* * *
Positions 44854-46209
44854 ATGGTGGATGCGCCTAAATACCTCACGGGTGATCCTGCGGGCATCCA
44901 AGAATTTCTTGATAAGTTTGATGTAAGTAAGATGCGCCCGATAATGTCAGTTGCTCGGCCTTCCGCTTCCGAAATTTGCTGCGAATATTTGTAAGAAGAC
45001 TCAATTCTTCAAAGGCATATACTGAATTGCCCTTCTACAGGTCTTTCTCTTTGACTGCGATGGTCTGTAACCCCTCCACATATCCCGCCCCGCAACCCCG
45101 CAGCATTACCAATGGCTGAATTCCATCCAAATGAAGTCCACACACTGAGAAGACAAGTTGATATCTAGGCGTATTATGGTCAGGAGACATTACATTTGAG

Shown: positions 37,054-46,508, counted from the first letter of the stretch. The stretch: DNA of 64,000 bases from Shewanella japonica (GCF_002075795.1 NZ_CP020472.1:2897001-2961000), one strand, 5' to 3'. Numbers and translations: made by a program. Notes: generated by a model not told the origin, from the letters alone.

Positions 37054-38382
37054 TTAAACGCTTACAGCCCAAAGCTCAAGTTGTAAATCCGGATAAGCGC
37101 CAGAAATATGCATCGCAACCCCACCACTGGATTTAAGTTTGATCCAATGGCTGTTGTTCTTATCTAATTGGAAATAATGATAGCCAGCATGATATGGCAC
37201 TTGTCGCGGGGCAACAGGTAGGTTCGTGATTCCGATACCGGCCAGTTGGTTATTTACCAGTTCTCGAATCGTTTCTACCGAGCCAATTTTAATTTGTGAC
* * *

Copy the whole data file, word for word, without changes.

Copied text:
Positions 44854-46209
44854 ATGGTGGATGCGCCTAAATACCTCACGGGTGATCCTGCGGGCATCCA
44901 AGAATTTCTTGATAAGTTTGATGTAAGTAAGATGCGCCCGATAATGTCAGTTGCTCGGCCTTCCGCTTCCGAAATTTGCTGCGAATATTTGTAAGAAGAC
45001 TCAATTCTTCAAAGGCATATACTGAATTGCCCTTCTACAGGTCTTTCTCTTTGACTGCGATGGTCTGTAACCCCTCCACATATCCCGCCCCGCAACCCCG
45101 CAGCATTACCAATGGCTGAATTCCATCCAAATGAAGTCCACACACTGAGAAGACAAGTTGATATCTAGGCGTATTATGGTCAGGAGACATTACATTTGAG

Shown: positions 37,054-46,508, counted from the first letter of the stretch. The stretch: DNA of 64,000 bases from Shewanella japonica (GCF_002075795.1 NZ_CP020472.1:2897001-2961000), one strand, 5' to 3'. Numbers and translations: made by a program. Notes: generated by a model not told the origin, from the letters alone.

Positions 37054-38382
37054 TTAAACGCTTACAGCCCAAAGCTCAAGTTGTAAATCCGGATAAGCGC
37101 CAGAAATATGCATCGCAACCCCACCACTGGATTTAAGTTTGATCCAATGGCTGTTGTTCTTATCTAATTGGAAATAATGATAGCCAGCATGATATGGCAC
37201 TTGTCGCGGGGCAACAGGTAGGTTCGTGATTCCGATACCGGCCAGTTGGTTATTTACCAGTTCTCGAATCGTTTCTACCGAGCCAATTTTAATTTGTGAC